Western governments, spy agencies and corporations share similar goals and modes of hiding their lack of accountability behind juicy scandals they feed to “unquestioning consumers,” political commentator Adam Garrie told RT.
In the UK, Facebook and Twitter could face sanctions if they don’t help a parliamentary investigation to dig up any proof of alleged Russian interference in the Brexit vote. The head of the so-called ‘fake news’ inquiry, MP Damian Collins, has given the social media giants until January 18 to hand over the 'smoking gun' he has requested.
RT: What do you think about that warning to the social media giants coming from Damian Collins? Is there a real possibility of sanctions?
Adam Garrie: On the surface of it, it is always nice to see that just as revolutions always eat their own, the corporate government complex can eat its own, too. But the excitement is quelled quite quickly when one realizes that governments and big corporations that generally have the same goals, occasionally scratch each other’s backs too hard and draw blood. It amounts to something a bit like this. A government will go to a big social media corporation and say: “Look, you’ve got a really good inbuilt espionage infrastructure for us to collect and aggregate data about our citizens and those in other countries. If you cooperate with us, we will just overlook that big bank account in the Virgin Islands (or some other well-known tax shelter).”
It really comes down to irresponsible corporate governance, irresponsible political governance and a lack of transparency on both sides. And in order to hoodwink the public about this sort of backscratching competition which occasionally draws blood, they needed distraction: It is either a sex scandal, it is “Russian meddling”, it is all sorts of things, anything that is exciting and that unquestioning consumers of media who do not ‘Question more’ will swallow. Then they will be one step more distracted and removed from the actual truth, which is that the governments in the West, in particular, act as brands, and they work with corporate brands and that is really a side reflection on the transparency of Western governments.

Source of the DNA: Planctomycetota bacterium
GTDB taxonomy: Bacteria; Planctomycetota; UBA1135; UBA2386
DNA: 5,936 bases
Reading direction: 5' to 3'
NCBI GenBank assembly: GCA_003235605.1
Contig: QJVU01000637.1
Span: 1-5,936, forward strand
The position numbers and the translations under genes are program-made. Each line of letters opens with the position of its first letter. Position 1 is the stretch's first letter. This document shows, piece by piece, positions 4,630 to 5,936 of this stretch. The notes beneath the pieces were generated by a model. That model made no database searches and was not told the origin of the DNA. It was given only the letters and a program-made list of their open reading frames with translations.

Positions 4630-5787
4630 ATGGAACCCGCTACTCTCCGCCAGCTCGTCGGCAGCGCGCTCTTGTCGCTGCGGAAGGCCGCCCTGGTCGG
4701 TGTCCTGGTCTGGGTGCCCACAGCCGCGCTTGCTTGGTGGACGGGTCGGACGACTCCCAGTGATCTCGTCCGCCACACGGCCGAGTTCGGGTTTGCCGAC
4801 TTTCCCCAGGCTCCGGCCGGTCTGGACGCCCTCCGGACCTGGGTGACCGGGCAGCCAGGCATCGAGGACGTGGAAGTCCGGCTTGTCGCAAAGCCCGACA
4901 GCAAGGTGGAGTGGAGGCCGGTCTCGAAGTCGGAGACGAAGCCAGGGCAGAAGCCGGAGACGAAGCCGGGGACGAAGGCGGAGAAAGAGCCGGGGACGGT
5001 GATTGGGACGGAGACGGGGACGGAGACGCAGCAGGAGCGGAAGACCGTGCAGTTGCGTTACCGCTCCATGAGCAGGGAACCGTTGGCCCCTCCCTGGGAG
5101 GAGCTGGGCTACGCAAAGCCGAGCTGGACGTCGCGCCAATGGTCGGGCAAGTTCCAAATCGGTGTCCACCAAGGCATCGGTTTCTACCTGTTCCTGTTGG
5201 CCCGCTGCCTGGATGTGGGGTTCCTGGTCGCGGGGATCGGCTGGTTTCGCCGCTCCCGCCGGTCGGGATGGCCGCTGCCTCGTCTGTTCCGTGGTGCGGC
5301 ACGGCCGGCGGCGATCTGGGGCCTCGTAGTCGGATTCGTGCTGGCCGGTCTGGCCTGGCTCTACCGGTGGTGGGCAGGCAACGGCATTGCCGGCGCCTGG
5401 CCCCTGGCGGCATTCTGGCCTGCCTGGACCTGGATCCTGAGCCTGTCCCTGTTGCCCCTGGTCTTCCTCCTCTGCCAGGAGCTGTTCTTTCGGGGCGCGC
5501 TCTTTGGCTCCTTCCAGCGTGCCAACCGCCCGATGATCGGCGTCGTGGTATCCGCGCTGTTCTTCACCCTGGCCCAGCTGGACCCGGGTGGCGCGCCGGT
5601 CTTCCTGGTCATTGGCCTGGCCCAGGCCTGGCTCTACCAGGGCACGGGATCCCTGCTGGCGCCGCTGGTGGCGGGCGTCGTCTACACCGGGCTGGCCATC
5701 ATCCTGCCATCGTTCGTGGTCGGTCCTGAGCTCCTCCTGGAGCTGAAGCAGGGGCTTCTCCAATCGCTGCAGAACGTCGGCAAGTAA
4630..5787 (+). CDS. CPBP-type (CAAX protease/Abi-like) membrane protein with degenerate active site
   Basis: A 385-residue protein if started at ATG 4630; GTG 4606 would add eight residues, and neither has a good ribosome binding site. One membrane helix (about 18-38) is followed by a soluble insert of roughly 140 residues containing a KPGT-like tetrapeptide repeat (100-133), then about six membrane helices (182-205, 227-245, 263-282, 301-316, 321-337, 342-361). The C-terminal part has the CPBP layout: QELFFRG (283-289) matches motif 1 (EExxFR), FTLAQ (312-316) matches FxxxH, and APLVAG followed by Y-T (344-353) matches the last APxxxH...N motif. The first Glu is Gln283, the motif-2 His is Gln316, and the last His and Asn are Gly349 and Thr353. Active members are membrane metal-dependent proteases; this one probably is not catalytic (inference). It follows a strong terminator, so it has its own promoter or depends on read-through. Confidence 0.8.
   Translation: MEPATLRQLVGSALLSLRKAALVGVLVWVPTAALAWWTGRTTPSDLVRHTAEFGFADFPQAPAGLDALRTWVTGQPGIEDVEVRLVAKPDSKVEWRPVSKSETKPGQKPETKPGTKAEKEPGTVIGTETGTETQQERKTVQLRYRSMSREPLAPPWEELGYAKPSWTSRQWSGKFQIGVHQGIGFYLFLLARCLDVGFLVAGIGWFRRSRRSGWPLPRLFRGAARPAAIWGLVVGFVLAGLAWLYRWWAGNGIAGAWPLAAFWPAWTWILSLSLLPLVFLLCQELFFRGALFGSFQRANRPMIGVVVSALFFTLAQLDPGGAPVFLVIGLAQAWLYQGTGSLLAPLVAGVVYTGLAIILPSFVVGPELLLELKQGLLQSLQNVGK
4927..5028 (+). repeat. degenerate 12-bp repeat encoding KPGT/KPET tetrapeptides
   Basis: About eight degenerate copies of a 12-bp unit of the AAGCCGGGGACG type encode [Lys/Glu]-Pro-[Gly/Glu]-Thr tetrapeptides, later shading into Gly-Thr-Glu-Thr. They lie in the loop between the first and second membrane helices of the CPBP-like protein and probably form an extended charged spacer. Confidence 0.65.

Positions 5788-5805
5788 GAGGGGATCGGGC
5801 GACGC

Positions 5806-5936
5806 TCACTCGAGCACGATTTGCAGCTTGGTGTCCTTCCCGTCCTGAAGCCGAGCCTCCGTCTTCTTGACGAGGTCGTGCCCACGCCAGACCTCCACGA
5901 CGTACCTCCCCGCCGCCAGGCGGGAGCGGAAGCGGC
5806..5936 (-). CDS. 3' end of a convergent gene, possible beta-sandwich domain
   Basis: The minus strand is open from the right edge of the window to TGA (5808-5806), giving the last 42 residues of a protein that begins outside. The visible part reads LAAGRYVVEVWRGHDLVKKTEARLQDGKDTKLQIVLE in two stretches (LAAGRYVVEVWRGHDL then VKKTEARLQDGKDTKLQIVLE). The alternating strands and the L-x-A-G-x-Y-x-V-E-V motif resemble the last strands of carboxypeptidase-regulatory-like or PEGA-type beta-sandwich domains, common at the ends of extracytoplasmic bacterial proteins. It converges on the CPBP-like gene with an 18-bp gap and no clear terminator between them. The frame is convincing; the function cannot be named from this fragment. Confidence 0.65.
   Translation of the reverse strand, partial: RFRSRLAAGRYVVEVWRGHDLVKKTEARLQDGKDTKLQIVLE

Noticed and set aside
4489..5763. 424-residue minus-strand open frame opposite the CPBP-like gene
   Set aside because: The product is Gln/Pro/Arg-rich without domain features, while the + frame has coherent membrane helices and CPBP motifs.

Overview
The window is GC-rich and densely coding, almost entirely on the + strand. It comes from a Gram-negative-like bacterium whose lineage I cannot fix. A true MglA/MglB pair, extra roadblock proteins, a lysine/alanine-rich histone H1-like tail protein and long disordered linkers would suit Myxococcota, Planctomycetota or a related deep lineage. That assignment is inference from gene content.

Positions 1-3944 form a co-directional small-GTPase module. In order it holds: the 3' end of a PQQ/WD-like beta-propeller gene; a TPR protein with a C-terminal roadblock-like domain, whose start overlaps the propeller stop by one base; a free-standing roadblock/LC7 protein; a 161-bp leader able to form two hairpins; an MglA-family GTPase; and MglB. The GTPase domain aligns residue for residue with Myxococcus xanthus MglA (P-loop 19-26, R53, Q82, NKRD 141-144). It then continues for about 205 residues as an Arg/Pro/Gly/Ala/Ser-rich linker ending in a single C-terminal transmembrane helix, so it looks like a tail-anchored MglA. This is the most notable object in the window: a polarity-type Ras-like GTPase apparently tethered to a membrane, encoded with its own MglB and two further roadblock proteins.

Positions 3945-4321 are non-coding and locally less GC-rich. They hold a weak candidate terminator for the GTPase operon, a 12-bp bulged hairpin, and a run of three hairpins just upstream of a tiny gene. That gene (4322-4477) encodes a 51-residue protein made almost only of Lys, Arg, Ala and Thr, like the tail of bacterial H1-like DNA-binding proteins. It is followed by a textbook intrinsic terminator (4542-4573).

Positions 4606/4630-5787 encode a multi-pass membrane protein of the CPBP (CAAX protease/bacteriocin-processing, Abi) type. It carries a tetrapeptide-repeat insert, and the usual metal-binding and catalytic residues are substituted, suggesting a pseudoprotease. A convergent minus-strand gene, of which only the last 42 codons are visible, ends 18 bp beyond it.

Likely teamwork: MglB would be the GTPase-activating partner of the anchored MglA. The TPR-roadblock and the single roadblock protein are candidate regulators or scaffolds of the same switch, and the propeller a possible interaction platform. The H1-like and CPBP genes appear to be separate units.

RT: The social media giants have also been under a lot of pressure from the US. Is it normal for private companies to be pressured so much by governments?
AG: If there was truly a separation of state and corporate governance, than it wouldn’t be the case. When was the last time governments pressured phone companies or energy companies to charge less? When was the last time governments pressured companies to reveal what sorts of GMO products are in the foods that they eat? Things that actually matter to people. But when it is about things like this, you see the open collusion – and that is the word of the day – between governments and big corporations.
There was the famous incident few years ago in the US when the FBI requested Apple to turn over the encryption material for the iPhone and that was a big dispute. Ultimately, they did it with private sector agents which most people agree were attached to the Israeli regime.
And so, you really see a convoluted web of governments across the world, spy agencies and corporations all either in competition or holding each other’s hands and bickering back and forth and using the smoke screen of Russia to distract people from the fact that both corporations and governments aren’t being responsible to their citizens and to their consumers, to their publics. That is the real scandal. This total lack of transparency and the fact that instead of having the discussion with citizens, corporations and governments have closed-door, totally non-transparent discussions with themselves.
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